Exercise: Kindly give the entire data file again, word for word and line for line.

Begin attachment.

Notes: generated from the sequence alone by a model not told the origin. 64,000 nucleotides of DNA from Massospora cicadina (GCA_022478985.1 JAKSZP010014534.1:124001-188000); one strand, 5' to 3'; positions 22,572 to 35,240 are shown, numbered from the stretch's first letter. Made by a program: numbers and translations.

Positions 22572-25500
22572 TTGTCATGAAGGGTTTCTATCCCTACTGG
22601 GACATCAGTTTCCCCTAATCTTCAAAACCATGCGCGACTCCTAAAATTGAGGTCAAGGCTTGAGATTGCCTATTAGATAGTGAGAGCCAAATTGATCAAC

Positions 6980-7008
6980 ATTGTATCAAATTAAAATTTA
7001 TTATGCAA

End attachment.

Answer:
Notes: generated from the sequence alone by a model not told the origin. 64,000 nucleotides of DNA from Massospora cicadina (GCA_022478985.1 JAKSZP010014534.1:124001-188000); one strand, 5' to 3'; positions 22,572 to 35,240 are shown, numbered from the stretch's first letter. Made by a program: numbers and translations.

Positions 22572-25500
22572 TTGTCATGAAGGGTTTCTATCCCTACTGG
22601 GACATCAGTTTCCCCTAATCTTCAAAACCATGCGCGACTCCTAAAATTGAGGTCAAGGCTTGAGATTGCCTATTAGATAGTGAGAGCCAAATTGATCAAC

Positions 6980-7008
6980 ATTGTATCAAATTAAAATTTA
7001 TTATGCAA